Let's start at the very basics of website building, the idea is to attract and educate. As simple as that. All else is consequential. As far as search engines are concerned, how easy it is for a user to navigate through a website to consume information is equally important. You would find a millions articles talking about how design feature into this. Let's make it easier and find some of the tried and tested methods.
Don't ignore the simple things
Here's an example: Breadcrumbs. A lot of websites ignore this very important part of optimization. Mostly because their design couldn't accommodate it. Of the top 10 things a search engine looks for, breadcrumbs take a spot. All because of the simple fact that it makes it easier for a user to find their way back! Don't be tempted to make it a part of the banner image just to give it the appearance of existence. It needs to be alive. Make it clickable. All of it!
Speaking of finding ways, here's another little thing that is oft ignored – the top navigation menu and all the sub-levels that need to be there. If you have a lot of information to share, you would be tempted to break them down to sub-pages after sub-pages, but bear in mind that the longer the path is, the farther it will go from the root domain. A page's URL weighs in much and it negatively affects its authority if it gets too far away from the root domain. Please pay attention to link structures. Make them readable, relevant and resharable. Not everyone's going to bitly your link. You're worried about aesthetics, don't ignore how a super lengthy URL would look to a user and to robots.
Think readability, think mobile-first
It is no news that everything is mobile-first today. Readability of content on mobile devices is crucial. A responsive design might help, but you need to also remember slow Internet. AMPs are in fact a big deal. A lecture on how is not needed relevant here. But the why, that deems a line – because at the end of it all, what you want is your content to be consumable. AMPs ensure that the message is passed on. It is the word that finally, truly matters. All rich visuals, the images and flash, they truly mean very little to our beloved crawlers. They're to the point and they, at least till image reading AI gets as smart, like words better.
Speaking of visual content…
Let's say you've built a site that look way better than Victoria's Secret, but it's all images, videos and flash. You certainly have impressed the odd direct traffic or a brand keyword search. But then again if you have people directly looking for you, you certainly don't have to worry about optimization right?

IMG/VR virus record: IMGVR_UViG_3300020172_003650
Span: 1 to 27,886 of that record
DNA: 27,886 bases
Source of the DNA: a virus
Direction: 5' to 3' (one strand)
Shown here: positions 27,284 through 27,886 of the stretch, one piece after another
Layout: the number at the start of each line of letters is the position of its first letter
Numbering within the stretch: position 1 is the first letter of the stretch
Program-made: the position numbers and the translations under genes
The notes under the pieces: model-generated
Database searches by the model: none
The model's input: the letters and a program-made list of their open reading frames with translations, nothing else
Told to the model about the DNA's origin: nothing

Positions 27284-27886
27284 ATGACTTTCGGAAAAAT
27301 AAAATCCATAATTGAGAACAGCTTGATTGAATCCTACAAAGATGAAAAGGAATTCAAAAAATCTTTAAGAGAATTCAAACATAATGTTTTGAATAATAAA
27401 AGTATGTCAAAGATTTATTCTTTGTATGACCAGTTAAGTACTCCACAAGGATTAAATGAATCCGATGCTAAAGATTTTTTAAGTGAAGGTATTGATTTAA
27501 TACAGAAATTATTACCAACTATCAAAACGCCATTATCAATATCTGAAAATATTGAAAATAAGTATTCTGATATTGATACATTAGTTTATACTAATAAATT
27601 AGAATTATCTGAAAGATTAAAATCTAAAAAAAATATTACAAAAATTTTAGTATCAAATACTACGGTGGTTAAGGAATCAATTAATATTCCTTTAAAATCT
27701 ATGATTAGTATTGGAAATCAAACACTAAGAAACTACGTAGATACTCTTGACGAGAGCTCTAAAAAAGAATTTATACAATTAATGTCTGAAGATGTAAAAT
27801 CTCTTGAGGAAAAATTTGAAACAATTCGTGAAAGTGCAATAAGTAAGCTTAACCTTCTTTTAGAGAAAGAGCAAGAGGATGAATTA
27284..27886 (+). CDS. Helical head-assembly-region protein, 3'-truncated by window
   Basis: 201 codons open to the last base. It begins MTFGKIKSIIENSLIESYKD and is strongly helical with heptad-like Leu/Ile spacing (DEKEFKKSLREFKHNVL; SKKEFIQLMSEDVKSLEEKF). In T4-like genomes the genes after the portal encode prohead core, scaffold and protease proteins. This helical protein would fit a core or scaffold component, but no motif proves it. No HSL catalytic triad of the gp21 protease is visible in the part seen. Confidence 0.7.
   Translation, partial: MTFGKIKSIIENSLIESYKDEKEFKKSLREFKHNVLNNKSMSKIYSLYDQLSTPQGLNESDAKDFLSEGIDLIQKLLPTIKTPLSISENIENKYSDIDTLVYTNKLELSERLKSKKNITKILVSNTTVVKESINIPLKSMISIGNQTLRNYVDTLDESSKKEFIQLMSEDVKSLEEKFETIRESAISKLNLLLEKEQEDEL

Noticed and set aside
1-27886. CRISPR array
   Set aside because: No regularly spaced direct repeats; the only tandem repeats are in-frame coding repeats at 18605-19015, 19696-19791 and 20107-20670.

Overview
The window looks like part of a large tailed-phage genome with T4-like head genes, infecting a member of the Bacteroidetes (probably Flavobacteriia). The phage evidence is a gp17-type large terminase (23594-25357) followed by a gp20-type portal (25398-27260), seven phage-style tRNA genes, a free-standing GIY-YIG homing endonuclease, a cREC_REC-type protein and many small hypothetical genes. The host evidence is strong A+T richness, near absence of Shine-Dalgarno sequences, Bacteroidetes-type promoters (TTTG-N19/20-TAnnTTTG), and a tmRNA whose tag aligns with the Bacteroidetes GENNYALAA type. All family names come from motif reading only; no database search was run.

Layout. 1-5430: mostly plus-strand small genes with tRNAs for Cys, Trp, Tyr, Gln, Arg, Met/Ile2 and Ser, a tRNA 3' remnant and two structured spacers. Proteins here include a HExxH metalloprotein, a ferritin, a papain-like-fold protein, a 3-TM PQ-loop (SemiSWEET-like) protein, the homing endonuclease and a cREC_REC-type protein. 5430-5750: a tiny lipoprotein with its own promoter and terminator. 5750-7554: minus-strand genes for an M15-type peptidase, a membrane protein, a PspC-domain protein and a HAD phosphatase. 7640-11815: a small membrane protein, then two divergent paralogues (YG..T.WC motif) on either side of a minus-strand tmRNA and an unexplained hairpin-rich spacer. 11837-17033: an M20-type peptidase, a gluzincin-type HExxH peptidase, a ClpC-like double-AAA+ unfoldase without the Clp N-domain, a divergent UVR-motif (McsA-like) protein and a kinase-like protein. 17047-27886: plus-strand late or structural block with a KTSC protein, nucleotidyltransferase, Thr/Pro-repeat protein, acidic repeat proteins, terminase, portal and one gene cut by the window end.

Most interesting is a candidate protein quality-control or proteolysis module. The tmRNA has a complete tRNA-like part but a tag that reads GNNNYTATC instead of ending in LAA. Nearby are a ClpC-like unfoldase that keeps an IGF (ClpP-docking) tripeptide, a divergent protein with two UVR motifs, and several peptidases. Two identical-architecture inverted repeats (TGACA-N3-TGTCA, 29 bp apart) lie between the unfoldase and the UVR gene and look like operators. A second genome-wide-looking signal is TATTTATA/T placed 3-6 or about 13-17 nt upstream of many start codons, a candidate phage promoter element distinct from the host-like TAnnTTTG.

Think again. Think more and look at all the famous brands, Victoria's Secret for instance or even Amazon for crying out aloud – they optimize and they optimize good. They put the right amount of stress on text and all for the right reasons. While alt-texts make a good deal of difference, they can't tell the whole story if all you have are visuals.
There are websites that ignore things like how machine-readable their site is. It truly makes a difference there. Man make machines and those men like things to be easy, hence the making of machines!* Strike the right balance. It's simple – don't lose out to your designers and developers. Make it the marketing thing it is and serve to your audience. In this case, machines before men.
Don't make your site a heavy lifter
It doesn't matter where your site sits, irrespective of how fast your audiences' Internet is, your page load time matters a lot. True those banner loop videos look great, but the amount of space they take matter. Both to store and to stream.
Also, don't make your site a Pandora Box. Don't make your users search for content unless it's only purpose is to sit there as a knowledge base. Even if it is, at least have the courtesy to add internal links. Wikipedia mastered. Certainly you can too. Make content available and discoverable.
So how do you make design work for search?
For starters, listen to your team or agency. Not all SEO companies just sit there and try to black-hat your way into ranking for a couple of weeks and say ta-ta! They don't recommend changes because they just fancy them. They do for all the reasons above and more. Make design and dev integral part of your optimization exercises. If you are planning a redesign, factor it in. Listen to your team and plan right from the beginning. Especially during a re-design, make no mistake –search engines might just forget that you had all those great content if you don't index them well, give them the right names, set the right 304s and one last time, make them all readable.
Finding yourself in struggling to rank after all the right efforts may very well mean that you didn't listen to your team. You could stuff all the keywords or your could cry to literally your SEO company in Houston that you have a problem. It is not going to go away until you face the fact. Search engines like words better and they like them dictionary style. At least for now.
So to recap:
- Don't compromise on the small things because design demands. Don't ignore breadcrumbs, focus on content readability
- Responsive site is good. A responsive site with much readable content is better. AMPs are just great!
- Alt-texts are great, but are limited. Have enough for the machines to read and decipher. A picture speaks a thousand words to humans. Machines find them inadequate.
- Keep your site light. Load time if often impacted by heavy design and unfortunately, a heavy Monalisa will never sell on the Internet.
- Most important of all – listen to your SEO team.
*Not a gender thing. I myself am a staunch feminist 🙂